From 1826 to 1891 Manipur remained a close ally of the British, participating in several expeditions of the British in controlling their eastern frontier, including an expedition to Kendat in Burma during the Third Anglo-Burmese war in 1885, to rescue European employees of the Bombay Burma Company based there.

In 1891 however, when a palace revolt over the crown broke out between siblings princes, the British made an unwarranted intervention leading an open war in which Manipur was defeated. The British deposed the rebellious king Kulachandra and banished him and also either executed or banished his blood brothers. Because the British did not immediately think of a successor to the throne, by the Doctrine of Lapse introduced by Lord Dalhousie in 1859, Manipur came to be automatically annexed by the British and this lasted from April 27 to September 22, 1891.

But after finally agreeing on an idea of putting a scion from a different royal blood line on the throne, they reverted Manipur back to the status of a protectorate state. Their choice, Churachand was however only 5-year-old and so till he came of age and while he was being educated at Mayo College in Ajmer, the then British political agent acted as the regent.

In 1907, Churachand was coronated but it was the British who determined the broad architecture of the princely state’s administrative structure. A Manipur State Darbar was formed, and the President of this Darbar was the British Political Agent, taking somewhat the role of the Governor in British ruled province of Assam. The tried and tested administrative mechanism from Assam of separating the hills and plains was also introduced, whereby only the plains were to be the administered and the hills left as unadministered “excluded areas” though without actually drawing an Inner Line as in Assam. They also left a corridor between the hills and plains as “Sadar Hills”, which was to be neither hill nor valley, somewhat the equivalent of “partially excluded” area.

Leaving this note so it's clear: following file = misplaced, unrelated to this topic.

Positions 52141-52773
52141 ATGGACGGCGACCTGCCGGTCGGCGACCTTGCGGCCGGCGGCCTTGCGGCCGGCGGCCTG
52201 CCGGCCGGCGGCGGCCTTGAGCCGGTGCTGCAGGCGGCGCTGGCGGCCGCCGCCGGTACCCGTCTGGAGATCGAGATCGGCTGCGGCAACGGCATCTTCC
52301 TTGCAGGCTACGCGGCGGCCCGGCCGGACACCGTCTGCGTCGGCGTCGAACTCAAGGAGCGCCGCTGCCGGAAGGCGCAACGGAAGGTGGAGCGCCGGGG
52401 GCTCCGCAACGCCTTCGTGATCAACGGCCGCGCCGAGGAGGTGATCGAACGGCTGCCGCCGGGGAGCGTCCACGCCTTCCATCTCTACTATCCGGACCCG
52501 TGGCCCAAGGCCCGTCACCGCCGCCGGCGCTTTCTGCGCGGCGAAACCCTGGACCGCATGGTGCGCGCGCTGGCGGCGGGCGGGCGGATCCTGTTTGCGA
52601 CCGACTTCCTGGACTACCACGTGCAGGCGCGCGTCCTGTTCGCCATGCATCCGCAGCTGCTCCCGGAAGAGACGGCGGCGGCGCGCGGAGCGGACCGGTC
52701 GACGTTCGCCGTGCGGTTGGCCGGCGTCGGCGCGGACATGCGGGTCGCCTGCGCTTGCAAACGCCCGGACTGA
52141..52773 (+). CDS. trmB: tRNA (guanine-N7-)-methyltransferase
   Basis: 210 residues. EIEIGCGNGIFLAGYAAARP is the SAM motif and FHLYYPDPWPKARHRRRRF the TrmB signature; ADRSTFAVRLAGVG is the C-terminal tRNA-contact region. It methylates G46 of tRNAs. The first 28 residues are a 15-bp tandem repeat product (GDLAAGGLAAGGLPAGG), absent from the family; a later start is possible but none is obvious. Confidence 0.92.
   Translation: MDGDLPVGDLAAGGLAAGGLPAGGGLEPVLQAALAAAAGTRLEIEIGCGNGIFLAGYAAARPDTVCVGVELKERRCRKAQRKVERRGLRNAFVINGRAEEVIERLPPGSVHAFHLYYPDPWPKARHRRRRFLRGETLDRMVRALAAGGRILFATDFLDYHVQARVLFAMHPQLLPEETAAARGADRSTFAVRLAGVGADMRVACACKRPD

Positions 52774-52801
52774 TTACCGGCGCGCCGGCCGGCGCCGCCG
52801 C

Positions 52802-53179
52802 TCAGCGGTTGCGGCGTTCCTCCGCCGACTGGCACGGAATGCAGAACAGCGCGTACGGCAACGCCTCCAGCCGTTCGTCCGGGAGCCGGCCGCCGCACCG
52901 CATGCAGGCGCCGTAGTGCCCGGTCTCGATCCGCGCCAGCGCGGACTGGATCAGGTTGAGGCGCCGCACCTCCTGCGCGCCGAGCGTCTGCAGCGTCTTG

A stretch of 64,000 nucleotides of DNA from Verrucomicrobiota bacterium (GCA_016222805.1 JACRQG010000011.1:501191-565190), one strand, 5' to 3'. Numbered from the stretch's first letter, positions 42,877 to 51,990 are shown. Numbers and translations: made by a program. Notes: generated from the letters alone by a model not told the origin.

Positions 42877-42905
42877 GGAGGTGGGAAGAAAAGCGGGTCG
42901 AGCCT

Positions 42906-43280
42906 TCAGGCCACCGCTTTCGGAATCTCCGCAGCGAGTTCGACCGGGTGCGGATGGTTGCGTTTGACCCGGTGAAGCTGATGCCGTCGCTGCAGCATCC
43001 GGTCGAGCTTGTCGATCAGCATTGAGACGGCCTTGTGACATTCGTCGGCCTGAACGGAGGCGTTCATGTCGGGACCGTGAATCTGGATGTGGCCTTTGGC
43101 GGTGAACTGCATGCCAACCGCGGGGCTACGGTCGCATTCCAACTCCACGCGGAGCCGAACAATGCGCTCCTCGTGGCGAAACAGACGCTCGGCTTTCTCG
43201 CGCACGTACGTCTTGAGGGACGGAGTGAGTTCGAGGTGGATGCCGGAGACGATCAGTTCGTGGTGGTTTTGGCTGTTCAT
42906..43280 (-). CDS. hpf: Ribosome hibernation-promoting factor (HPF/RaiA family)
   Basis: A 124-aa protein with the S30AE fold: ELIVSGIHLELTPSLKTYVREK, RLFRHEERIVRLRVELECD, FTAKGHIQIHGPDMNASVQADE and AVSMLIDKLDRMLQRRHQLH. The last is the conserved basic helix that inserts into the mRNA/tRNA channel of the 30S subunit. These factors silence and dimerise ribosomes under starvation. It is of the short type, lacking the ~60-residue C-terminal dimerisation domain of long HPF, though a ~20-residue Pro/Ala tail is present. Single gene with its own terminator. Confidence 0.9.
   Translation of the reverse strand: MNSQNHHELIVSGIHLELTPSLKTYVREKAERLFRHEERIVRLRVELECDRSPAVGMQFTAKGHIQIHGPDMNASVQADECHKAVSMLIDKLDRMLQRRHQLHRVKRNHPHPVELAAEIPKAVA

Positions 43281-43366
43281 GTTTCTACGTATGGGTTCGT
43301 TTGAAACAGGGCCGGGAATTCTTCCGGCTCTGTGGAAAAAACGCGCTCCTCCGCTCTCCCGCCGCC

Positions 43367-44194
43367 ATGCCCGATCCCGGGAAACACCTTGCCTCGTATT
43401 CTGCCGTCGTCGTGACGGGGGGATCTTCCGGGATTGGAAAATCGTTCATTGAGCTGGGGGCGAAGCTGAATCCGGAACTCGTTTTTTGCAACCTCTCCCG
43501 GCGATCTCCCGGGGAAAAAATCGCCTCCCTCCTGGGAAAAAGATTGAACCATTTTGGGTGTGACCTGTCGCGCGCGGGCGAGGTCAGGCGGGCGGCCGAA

Independent India has allowed a mutant version of this system to remain in Manipur, therefore in matters of land revenue administration, the state follows two laws, one for the hills and the other for the Imphal valley, causing escalating complications and dangerous frictions between its ethnic communities. Imphal valley follows modern land revenue law and its benefits are open to all domiciles, but the law for the hills is exclusionary, especially to the valley dwellers –Meiteis.

Even Sadar Hills, now Kangpokpi district, which was originally meant to be neither hill nor valley, is now considered a hill district, though there are still elements of hybridity of the two land laws followed here. For instance, Nepalis can own land, vote and even contest elections here, but not the Meiteis. Consequently, a hostile mental distancing is now crystallising. In Manipur’s ethnic cauldron, this can lead to tragic outcomes.

It is time for change. Manipur needs to come under one modern land revenue administration, though with reasonable variations introduced for different topographies, cultures, economic practices of communities etc.

This article was first published in The New Indian Express and the original can be read here